As part of this investigation, Letitia James is demanding that VDARE hand over 40 gigabytes of emails which [could reveal VDARE’s anonymous donors and writers]. VDARE’s donors and writers wish to remain anonymous because they will lose their jobs—or worse—if their identities are linked to what they support online. While the court has ostensibly extended a courtesy by permitting VDARE to redact their names from these emails, the estimated fees for such redactions are projected to come to $150,000. This presents VDARE with a stark dilemma: incur a hefty $150,000 expense to protect the anonymity of its donors and writers, or risk revealing their identities. The lesson here is that if your speech falls outside the Overton window, the state of New York will aggressively attempt to bankrupt and/or doxx you.

The latest development in this scandal came on March 27, when VDARE was held “in Contempt of Court because we have not yet complied (because we were fighting it) with [James’] January 23, 2023 order that we meet NYAG James’ massive and crippling subpoena demands,” Peter Brimelow, VDARE’s founder and editor, wrote last week. “We have fought NYAG Letitia James, at a cost of up to $1 million, for nearly three years. But now we are literally hanging on the cross.”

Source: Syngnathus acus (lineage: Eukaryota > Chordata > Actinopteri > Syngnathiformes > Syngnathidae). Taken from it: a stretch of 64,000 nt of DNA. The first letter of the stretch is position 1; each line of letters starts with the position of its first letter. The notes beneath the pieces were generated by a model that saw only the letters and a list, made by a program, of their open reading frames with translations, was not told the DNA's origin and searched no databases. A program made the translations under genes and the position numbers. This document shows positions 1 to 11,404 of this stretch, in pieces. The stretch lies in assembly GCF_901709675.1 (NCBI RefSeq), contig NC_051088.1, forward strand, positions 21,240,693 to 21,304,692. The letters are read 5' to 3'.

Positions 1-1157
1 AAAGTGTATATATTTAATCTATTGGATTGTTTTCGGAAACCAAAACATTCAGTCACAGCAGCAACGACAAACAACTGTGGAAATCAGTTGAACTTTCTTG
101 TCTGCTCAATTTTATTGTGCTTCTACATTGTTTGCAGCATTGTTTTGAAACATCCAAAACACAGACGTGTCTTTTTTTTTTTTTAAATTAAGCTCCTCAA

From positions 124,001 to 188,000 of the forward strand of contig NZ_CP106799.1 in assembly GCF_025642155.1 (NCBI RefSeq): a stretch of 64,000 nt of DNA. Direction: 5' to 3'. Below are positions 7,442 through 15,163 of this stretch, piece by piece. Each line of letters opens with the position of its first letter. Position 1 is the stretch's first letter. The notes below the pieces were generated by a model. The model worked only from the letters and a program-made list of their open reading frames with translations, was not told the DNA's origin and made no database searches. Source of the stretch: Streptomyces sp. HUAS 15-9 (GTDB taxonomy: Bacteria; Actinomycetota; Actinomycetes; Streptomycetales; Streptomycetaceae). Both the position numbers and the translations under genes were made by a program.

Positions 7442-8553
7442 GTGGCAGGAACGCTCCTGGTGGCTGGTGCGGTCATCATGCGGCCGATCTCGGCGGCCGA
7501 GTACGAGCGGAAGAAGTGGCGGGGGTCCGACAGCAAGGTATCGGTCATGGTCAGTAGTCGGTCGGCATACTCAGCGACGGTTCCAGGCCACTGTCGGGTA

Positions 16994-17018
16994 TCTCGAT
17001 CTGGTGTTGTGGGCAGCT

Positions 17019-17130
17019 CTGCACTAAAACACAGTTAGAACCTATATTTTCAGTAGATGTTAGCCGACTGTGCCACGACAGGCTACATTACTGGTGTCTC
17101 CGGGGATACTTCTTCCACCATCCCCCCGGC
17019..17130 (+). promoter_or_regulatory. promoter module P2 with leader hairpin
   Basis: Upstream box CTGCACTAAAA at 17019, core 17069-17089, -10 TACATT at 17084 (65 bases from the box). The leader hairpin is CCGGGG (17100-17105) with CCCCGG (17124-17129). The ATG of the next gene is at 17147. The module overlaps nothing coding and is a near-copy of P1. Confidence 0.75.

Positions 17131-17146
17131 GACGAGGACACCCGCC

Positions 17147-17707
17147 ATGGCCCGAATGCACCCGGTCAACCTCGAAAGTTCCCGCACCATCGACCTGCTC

VDARE has been the subject of a sustained campaign of harassment from powerful left-wing groups like the Southern Poverty Law Center, which went so far as to send activists to badger the residents of the small, 750-person West Virginia town where the outlet is based. Now, those activists and their allies in the governments of states like New York appear to have found their opening — and intend to take down every American who ever donated to, or wrote for, VDARE in the process. (After James’ office got ahold of Nikki Haley’s donor list in 2022, the list — “bearing a stamp from James’ office” — was mysteriously leaked to the media. One can only imagine whose hands the list of VDARE donors would accidentally fall into.)

L’affaire de VDARE has broad implications across any number of different issues: free speech and censorship, the unholy marriage — and subsequent weaponization — of public and private power, the limits of reasonable debate surrounding topics like immigration and race, and the use of nonprofit law to crush the speech of political dissidents. (It’s notable that the case against VDARE is being spearheaded by Rick Sawyer, New York’s “Special Counsel for Hate Crimes,” rather than anyone in the office’s charities bureau.) But at its heart, it’s a straightforward issue of basic and essential constitutional rights. If conservatives can’t be expected to defend those, then they can’t be expected to defend much of anything at all.

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Nate Hochman is a Writer at The American Spectator. Follow him on X at @njhochman).
Photo “Letitia James” by New York State Attorney General.





Appeared at and reprinted from The American Spectator